Lecture Mondays and Wednesdays, 11:15-12:10
+ Discussion Sections (time varies)
Dr. Robert Haug
This course investigates the origins, development, and interactions of world cultures from ancient times to roughly 1500 AD.
Key topics considered in the course include the emergence of the world’s first large-scale urban civilizations, the rise of classical empires, the emergence and spread of the world’s religions, and the gradual consolidation and interaction among major world culture areas in Europe, East Asia, South Asia, Central Asia, the Middle East, Africa, and the Americas.
This course will discuss the origins of major systems of power from the earliest civilizations on, such as patriarchy, social class, and slavery. It will discuss how, through connection with governments, religious systems became associated with specific cultures and specific rights (or lack thereof) in different areas. It will discuss how the rise of empire created ongoing legal frameworks to deal with the treatment of heterogenous populations, including but not limited to questions of privilege based on ethnicity, gender, and religion.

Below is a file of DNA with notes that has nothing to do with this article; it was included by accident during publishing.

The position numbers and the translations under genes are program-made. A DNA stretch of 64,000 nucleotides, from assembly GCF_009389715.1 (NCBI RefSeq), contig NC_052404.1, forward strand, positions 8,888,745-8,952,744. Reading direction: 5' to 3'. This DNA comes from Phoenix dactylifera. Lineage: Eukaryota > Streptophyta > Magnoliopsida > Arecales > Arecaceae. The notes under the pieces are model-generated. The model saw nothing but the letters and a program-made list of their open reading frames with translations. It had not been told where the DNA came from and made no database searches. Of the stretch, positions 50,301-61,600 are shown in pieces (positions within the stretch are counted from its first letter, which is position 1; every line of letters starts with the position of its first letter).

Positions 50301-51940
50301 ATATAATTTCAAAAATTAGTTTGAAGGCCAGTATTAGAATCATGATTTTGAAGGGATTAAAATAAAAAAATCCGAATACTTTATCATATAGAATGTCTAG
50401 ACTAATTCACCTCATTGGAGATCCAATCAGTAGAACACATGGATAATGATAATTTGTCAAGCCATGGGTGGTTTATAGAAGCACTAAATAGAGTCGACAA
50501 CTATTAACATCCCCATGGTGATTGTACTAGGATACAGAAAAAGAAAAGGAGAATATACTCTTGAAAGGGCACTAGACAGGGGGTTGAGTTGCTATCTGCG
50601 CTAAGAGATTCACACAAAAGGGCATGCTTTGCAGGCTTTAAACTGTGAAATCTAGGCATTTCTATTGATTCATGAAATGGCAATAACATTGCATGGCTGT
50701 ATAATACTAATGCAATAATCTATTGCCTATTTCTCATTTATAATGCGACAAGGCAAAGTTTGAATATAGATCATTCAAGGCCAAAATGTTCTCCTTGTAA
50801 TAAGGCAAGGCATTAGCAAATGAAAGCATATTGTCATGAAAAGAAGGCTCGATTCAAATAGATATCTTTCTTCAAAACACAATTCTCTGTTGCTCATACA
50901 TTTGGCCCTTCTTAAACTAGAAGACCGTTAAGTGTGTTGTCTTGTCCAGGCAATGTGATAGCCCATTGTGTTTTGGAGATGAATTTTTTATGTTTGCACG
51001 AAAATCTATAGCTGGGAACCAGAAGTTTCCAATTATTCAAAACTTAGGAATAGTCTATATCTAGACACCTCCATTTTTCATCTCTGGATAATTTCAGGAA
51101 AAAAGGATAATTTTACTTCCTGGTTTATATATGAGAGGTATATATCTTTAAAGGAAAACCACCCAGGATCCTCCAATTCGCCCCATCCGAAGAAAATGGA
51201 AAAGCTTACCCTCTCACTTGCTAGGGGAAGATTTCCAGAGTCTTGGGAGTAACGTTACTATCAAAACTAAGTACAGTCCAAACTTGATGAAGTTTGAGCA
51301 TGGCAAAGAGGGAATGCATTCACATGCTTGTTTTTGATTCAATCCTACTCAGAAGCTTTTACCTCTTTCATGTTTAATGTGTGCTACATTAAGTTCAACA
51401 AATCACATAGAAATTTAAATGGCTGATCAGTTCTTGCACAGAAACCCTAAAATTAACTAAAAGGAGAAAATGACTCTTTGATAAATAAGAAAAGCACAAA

Through the reading of primary sources as well as historical scholarship, students will engage with multiple perspectives and articulate how they reflect their contemporary social structures.
Throughout our consideration of these key themes, this course will pay attention to the structures of power that created and sustained systems of inequality in world societies then and today.